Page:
MATHEMATICS AND TlIK WORLD 251
the names must be related by some relation-word, which, however, may be explicit or implied by the context, the situation, by established habits of speech,. The division of words into the above two classes may seem arbitrary, or to introduce an unnecessary complication through its simplicity ; yet, if we take modern knowledge into account, we cannot follow the grammatical divisions of a primitive-made language, and such a division as I have suggested above seems structurally correct in 1933.
Traditionally, mathematics was divided into two branches: one was called arithmetic, dealing with numbers; the other was called geometry, and dealt with such entities as 'line', 'surface', 'volume',. Once Descartes, lying in bed ill, watched the branches of a tree swaying under the influence of a breeze. It occurred to him that the varying distances of the branches from the horizontal and vertical window frames could be expressed by numbers representing measurements of the distances. An epoch-making step was taken: geometrical relations were expressed by numerical relations; it meant the beginning of analytical geometry and the unification and arithmetization of mathematics.
Further investigation by the pioneers Frege, Peano, Whitehead, Russell, Keyser, and others has revealed that 'number' can be expressed in 'logical terms' - a quite important discovery, provided we have a valid 'logic' and structurally correct non-el terms.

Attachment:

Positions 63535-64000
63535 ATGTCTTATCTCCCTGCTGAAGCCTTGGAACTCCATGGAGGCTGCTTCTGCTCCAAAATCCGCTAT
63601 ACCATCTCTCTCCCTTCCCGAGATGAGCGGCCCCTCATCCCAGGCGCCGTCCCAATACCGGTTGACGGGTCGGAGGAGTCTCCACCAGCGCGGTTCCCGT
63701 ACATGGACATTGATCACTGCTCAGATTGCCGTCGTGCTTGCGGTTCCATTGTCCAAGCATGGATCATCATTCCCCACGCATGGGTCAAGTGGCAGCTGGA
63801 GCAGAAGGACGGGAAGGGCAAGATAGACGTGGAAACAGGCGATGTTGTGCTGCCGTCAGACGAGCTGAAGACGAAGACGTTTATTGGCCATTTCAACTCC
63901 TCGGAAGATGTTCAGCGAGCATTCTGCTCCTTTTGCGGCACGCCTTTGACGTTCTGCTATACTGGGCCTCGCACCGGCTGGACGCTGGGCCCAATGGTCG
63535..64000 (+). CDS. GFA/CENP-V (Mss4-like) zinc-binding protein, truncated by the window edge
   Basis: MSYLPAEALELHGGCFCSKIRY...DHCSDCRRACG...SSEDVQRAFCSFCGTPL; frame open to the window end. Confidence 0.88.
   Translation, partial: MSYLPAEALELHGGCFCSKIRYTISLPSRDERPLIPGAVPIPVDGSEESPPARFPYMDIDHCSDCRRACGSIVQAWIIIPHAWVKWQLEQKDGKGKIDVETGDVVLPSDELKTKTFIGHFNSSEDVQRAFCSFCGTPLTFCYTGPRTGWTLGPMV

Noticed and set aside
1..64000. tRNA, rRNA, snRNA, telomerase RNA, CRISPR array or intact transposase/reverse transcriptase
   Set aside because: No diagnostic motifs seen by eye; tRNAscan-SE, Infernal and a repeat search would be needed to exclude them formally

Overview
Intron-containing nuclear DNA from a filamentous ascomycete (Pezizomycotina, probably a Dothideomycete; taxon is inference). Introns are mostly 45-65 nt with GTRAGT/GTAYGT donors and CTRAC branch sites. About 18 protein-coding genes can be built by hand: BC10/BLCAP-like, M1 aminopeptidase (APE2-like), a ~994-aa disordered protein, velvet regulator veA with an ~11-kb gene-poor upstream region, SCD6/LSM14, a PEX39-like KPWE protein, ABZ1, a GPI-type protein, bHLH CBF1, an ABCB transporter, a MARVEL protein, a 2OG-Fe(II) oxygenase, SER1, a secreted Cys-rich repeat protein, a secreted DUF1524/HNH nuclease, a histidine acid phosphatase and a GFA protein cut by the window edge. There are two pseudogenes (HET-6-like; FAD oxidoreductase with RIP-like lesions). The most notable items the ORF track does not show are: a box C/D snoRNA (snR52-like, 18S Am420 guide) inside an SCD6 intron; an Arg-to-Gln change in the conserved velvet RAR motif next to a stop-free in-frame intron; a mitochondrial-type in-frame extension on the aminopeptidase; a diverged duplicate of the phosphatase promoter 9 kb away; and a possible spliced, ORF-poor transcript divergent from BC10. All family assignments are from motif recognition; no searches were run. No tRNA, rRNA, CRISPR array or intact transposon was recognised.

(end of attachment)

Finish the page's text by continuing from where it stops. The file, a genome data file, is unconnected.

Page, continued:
Traditionally, too, since Aristotle, and, in the opinion of the majority, even today, mathematics is considered as uniquely connected with quantity and measurement. Such a view is only partial, because there are many most important and fundamental branches of mathematics which have nothing to do with quantity or measurement - as, for instance, the theory of groups, analysis situs, projective geometry, the theory of numbers, the algebra of 'logic',.
Sometimes mathematics is spoken about as the science of relations, but obviously such a definition is too broad. If the only content of knowledge is structural, then relations, obvious, or to be discovered, are the foundation of all knowledge and of all language, as stated in the division of words given above. Such a definition as suggested would make mathematics co-extensive with all language, and this, obviously, is not the case.
Before offering a semantic definition of mathematics, I introduce a synoptical table taken from Professor Shaw's The Philosophy of Mathematics, which he calls only suggestive and 'doubtless incomplete in many ways'. I use this table because it gives a modern list of the most important mathematical terms and disciplines necessary for the purpose of this work, indicating, also, in a way, their evolution and structural interrelations.